Did I ever tell you about the time I accidentally bought a book of naughty folktales? Well, a few months ago I was at Barnes & Noble in Little Rock (wasting some time before an appointment), and I started looking at the Arkansas section for some coffee table books. I had some about Tennessee, and I wanted some about Arkansas. Well the photography selection wasn't to my liking, but I saw this book called Pissing in the Snow & Other Ozark Folktales by Vance Randolph. I bought it without reading the forward or even perusing the folktales; I got home and to my surprise, this was not the book I thought I was buying. Well, I read it anyway - the stories are not pornographic (not really), they are more, well, baudy and ribald.
One week when my K-group (small group from church) was over at the house, as we started the discussion of the Bible study, the small group leader looks over at the bookshelf and loudly reads the title - of course, that is the one book that would catch his attention. All very embarrassing.
I don't know that I can recommend that book to anyone. However, I did buy a another copy for my friend Marty, but he's a US Marshal and hears naughty things all the time from criminals - he even had a perp whose street name was "dog nuts."
I can, however, recommend the following book: Deep Down in the Delta - folktales and poems by Greg Brownderville. He is the Poet of Pumpkin Bend. No, seriously, he's from a town in Arkansas called Pumpkin Bend, and he's a poet (no really, he's won an award and everything). He's just finishing a Masters program at Ole Miss, but his undergraduate work was completed at Ouachita Baptist University (my alma mater - Go Tigers). His book is available at Amazon.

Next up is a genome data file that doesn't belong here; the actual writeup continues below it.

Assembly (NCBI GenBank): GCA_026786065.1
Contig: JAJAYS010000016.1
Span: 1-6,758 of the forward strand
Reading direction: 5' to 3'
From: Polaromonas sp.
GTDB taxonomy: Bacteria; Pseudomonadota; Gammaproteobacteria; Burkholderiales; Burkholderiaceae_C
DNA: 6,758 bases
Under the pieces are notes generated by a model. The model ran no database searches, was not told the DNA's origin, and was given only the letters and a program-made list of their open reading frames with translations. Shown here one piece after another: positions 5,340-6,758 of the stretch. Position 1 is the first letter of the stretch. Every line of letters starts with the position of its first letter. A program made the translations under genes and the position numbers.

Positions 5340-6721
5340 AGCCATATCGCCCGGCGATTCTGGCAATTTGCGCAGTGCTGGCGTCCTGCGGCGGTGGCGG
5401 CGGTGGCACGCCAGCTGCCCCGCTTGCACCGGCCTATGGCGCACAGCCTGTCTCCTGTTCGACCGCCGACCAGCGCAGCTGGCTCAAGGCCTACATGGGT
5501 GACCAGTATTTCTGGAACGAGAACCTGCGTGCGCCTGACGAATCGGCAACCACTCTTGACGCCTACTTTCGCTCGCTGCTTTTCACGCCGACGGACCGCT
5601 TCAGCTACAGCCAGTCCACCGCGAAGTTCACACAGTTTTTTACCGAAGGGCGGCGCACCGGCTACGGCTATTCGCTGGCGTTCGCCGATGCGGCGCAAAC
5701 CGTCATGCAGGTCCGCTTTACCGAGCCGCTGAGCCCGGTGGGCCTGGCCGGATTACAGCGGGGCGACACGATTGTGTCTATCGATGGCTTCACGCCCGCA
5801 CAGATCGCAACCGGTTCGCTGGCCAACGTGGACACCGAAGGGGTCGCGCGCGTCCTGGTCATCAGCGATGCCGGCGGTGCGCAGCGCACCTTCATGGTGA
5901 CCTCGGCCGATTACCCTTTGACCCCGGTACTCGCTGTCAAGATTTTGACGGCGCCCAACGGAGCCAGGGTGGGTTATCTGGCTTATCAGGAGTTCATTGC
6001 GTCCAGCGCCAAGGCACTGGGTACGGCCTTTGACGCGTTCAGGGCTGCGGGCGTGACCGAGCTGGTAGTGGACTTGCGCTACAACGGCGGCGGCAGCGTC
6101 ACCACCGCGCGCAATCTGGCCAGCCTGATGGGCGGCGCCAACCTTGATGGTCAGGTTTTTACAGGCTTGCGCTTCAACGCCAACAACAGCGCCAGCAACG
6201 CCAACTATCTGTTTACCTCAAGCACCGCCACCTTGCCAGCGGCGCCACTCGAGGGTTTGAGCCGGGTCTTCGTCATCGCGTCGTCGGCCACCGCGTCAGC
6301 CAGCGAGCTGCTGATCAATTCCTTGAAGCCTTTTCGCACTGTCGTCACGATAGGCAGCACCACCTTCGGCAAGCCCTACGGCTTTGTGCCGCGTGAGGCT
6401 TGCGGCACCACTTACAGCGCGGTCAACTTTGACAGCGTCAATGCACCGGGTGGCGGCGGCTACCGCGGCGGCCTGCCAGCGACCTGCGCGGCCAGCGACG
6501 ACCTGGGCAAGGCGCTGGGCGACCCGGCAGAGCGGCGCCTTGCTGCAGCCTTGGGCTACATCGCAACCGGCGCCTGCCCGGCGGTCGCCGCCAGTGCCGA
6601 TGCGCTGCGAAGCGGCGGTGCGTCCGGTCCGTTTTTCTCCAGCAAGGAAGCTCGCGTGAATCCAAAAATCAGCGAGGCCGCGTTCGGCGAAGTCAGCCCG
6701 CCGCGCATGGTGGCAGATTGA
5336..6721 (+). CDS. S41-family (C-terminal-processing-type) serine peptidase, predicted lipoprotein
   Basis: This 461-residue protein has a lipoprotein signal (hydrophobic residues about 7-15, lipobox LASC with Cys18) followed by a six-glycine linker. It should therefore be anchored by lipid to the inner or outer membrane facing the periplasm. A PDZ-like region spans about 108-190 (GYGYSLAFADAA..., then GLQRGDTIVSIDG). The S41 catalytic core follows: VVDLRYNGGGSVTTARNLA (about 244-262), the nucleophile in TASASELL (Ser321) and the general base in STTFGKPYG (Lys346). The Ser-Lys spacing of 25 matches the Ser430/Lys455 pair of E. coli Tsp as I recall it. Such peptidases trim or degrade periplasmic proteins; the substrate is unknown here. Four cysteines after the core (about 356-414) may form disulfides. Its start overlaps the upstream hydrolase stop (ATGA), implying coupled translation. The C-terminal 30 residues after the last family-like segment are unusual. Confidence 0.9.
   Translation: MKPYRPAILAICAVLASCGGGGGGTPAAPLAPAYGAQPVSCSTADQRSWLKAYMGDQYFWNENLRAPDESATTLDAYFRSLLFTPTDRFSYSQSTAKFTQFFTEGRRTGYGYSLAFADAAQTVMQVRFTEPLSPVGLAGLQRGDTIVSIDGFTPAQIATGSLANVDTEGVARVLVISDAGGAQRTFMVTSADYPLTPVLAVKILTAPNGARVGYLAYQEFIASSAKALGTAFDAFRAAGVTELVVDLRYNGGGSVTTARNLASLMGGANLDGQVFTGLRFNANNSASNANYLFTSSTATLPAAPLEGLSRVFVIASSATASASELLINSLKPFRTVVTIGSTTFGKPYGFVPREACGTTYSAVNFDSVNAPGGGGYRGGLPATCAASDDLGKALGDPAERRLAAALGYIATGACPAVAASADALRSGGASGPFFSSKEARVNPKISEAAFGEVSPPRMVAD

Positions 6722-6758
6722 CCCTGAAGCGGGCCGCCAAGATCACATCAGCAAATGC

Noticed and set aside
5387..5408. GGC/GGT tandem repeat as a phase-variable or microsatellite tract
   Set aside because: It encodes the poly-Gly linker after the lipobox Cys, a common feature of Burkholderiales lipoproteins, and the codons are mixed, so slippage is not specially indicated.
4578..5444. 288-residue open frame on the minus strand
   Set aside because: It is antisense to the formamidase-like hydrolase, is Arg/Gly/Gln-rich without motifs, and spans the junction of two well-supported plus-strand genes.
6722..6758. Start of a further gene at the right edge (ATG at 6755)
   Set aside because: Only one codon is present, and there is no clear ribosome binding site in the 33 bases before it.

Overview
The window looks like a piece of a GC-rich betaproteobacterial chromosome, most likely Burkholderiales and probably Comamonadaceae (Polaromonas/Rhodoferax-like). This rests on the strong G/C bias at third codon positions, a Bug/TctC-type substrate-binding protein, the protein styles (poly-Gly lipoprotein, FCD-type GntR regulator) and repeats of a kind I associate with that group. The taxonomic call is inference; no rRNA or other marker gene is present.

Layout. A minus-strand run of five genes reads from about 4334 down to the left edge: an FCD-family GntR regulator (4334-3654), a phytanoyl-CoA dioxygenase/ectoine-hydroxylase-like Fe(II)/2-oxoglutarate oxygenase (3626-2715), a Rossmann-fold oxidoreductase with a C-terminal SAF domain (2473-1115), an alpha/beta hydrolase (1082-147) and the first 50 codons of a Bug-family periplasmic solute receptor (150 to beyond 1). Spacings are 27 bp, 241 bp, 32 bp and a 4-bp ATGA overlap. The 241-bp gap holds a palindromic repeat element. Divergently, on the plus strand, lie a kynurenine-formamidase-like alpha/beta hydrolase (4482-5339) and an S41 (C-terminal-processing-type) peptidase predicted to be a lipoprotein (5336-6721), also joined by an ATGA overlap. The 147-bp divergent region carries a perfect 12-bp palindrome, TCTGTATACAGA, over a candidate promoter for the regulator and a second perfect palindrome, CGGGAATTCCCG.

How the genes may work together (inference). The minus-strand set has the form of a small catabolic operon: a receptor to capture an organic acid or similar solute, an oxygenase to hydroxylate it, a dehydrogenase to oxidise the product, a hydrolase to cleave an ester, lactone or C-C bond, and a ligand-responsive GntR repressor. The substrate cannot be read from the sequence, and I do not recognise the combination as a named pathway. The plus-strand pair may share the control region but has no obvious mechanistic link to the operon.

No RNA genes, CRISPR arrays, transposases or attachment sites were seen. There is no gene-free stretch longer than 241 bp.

My friends Donnie and Lori (aware of my interest in family-friendly as well as adult-themed folklore) invited me to a poetry reading that Brownderville did at OBU, and I thoroughly enjoyed it (I'm usually not one for poetry readings). The poems he read from that night are being compiled into a second book. Despite having not read this unpublished second book, I still recommend it (just because the last time I bought a book without reading anything about it and it turned out to be folk-porno doesn't mean anything). Anyway, my two favorite images from the poetry at the reading are as follows (obviously they are more powerful as lines in poems as opposed to my remembrances scrawled into crazy blog posts). The first was from a poem where the characters were gathering honey and he compared the honeycomb to a "box of shells." That's ammunition, not seashells. The other image was how he described a lady singing at his boyhood church - her voice was sweet, it was "banana cream Jesus."
He also sang a gospel song, "Jesus on the Mainline," before reading one of the poems. This is a video of he and his brother performing that song: